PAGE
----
OPINION: A major Pixel leak this week revealed an official-looking video that appears to show a new temperature sensor within the upcoming Google Pixel 8 Pro. If true, it’s a sign that we’ve reached peak smartphone, with manufacturers now looking to include – let’s be honest – a gimmick in a flagship phone to help boost sales.
The concept, if true, uses a new sensor on the back of the smartphone to test your temperature, just by holding it to your temple for a few seconds. There is one leaked video on Twitter which shows the rumored temperature sensor if you want to know this particular feature.
Yes, it looks cool, but how useful is it in everyday use? I remain unconvinced. In fact, I would say that the rumored upgrade is a far cry from what I would have considered the glory days of smartphone development in the late 2000s and 2010s.
It was a period that not only saw the original iPhone evolve into the popular smartphone we know today, but it was a period where the year-to-year changes were significant and saw a real boost to the overall experience of the user, be it superior displays, better processing technology, larger batteries or more.
A comparison between smartphones available in 2010 and those on the market in 2019 shows significant developments, such as the transition from low-resolution LCD to high-definition OLED displays and the transition from basic single-core chips to powerful multi-core processors. In the 2020s, however, I feel like we’re losing a bit of that sparkle, with new smartphones looking and performing more and more like their predecessors.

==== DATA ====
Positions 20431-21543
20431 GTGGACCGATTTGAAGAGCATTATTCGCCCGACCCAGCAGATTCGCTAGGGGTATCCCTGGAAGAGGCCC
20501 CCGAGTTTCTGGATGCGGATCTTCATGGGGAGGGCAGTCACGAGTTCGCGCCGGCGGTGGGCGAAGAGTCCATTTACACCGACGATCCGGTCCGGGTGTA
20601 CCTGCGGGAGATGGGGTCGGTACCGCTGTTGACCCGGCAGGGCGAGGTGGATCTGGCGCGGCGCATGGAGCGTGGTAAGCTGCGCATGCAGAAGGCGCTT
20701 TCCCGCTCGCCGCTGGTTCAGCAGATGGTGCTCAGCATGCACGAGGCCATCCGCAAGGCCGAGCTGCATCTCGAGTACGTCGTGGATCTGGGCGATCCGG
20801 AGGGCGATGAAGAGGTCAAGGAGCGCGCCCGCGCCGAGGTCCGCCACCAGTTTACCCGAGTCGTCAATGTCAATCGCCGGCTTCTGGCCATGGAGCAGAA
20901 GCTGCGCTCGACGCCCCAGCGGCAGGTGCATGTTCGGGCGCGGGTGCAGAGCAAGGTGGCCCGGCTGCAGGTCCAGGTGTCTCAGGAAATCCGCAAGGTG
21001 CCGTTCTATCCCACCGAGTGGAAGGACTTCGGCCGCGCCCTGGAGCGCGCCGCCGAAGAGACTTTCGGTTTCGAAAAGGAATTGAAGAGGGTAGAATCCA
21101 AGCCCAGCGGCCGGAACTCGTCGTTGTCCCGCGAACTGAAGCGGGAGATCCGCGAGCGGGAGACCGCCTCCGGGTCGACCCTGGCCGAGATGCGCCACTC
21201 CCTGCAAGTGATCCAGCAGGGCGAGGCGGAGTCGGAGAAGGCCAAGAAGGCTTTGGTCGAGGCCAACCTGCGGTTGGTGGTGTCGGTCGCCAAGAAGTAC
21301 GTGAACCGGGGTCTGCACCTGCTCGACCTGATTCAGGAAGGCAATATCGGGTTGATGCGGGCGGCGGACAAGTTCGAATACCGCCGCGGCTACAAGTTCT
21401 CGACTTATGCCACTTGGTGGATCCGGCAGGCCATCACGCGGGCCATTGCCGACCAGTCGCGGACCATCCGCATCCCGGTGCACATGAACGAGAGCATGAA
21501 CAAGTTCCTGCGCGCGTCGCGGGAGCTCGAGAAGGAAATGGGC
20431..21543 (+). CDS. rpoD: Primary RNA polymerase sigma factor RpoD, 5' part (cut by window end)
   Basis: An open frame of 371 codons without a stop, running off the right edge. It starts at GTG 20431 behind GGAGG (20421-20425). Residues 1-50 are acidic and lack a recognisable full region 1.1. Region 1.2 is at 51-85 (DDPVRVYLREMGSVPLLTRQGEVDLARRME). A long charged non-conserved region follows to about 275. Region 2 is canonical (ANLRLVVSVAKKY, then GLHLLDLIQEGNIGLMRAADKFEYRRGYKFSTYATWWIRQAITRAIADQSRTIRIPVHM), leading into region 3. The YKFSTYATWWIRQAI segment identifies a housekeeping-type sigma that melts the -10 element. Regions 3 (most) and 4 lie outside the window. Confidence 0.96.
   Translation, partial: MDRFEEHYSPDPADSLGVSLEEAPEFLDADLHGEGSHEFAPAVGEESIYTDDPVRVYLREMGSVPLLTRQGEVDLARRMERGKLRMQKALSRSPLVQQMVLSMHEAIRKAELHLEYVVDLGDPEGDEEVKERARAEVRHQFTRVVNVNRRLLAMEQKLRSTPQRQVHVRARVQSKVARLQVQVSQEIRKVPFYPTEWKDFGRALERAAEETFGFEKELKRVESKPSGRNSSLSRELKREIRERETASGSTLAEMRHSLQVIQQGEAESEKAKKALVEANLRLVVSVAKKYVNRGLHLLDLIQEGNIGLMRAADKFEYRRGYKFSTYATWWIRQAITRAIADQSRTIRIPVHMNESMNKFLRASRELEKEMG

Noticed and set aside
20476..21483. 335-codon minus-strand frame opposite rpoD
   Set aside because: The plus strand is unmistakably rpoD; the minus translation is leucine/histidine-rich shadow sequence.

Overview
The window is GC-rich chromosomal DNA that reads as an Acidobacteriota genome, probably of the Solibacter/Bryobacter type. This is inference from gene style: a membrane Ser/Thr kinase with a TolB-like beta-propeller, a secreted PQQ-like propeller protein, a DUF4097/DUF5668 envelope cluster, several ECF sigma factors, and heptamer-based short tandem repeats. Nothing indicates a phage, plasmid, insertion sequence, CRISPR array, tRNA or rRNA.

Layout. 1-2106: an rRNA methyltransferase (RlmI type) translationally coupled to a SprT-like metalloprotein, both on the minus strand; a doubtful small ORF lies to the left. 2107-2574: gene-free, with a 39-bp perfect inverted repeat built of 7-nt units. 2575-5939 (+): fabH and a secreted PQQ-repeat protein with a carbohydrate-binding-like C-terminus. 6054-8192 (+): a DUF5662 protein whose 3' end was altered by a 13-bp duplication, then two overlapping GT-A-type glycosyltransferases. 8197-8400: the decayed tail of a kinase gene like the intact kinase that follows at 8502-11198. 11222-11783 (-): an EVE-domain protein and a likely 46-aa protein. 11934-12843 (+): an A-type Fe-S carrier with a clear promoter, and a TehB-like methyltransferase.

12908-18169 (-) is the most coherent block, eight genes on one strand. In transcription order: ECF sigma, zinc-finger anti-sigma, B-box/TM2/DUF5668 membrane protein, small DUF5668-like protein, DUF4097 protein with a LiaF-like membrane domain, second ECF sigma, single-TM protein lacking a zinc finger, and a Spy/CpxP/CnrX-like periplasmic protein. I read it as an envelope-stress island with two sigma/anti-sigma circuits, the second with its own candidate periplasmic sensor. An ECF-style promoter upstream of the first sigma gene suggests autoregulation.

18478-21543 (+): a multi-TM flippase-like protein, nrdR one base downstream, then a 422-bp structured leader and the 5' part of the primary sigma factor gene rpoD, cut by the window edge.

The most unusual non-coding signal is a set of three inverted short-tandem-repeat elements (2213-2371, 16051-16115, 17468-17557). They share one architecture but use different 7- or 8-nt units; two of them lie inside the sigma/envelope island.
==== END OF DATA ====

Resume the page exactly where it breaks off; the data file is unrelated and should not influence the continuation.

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I should note that this logic does not apply to foldable smartphones. Unlike traditional devices, foldables are experiencing huge year-over-year advances reminiscent of the smartphone industry in the 2010s, whether it’s significant improvements in hinge tech or foldable displays, making them feel which are such worthy upgrades. Anywhere else? I’m not sure.
Take the recently announced Sony Xperia 1 V as an example; while it’s still a flagship smartphone, it looks and performs the same as its predecessor except for a slightly better camera and a slightly faster processor. It’s not exactly enough to fill your stomach with butterflies, is it?
That’s why companies like Google strive to include tech like a temperature sensor inside their flagship smartphones – just to do something a little different and stand out from the competition. But instead of implementing gimmicks that are rarely used in day-to-day use, I prefer genuinely useful features that will enhance my day-to-day experience.
If manufacturers can’t deliver truly useful features, it begs the question: have we reached the ultimate smartphone? The answer could be yes.
Of course, phones will continue to get faster, better and more capable over time, but I think the change to yearly upgrades will become more rare in the smartphone industry in general. This trend could result in a stagnant market where consumers no longer feel the need to upgrade their smartphones as often as before.
The question arises: if the smartphone market stops, what will appear in its place? AR glasses? Smartwatches? Elon Musk’s NuraLink? The coming years of 2020 will undoubtedly be intriguing for the smartphone market, and only time will tell what the future holds.
What do you want in a new smartphone when you’re looking to upgrade? Do you care about big leaps in technology or just want something that works? Let me know at Twitter.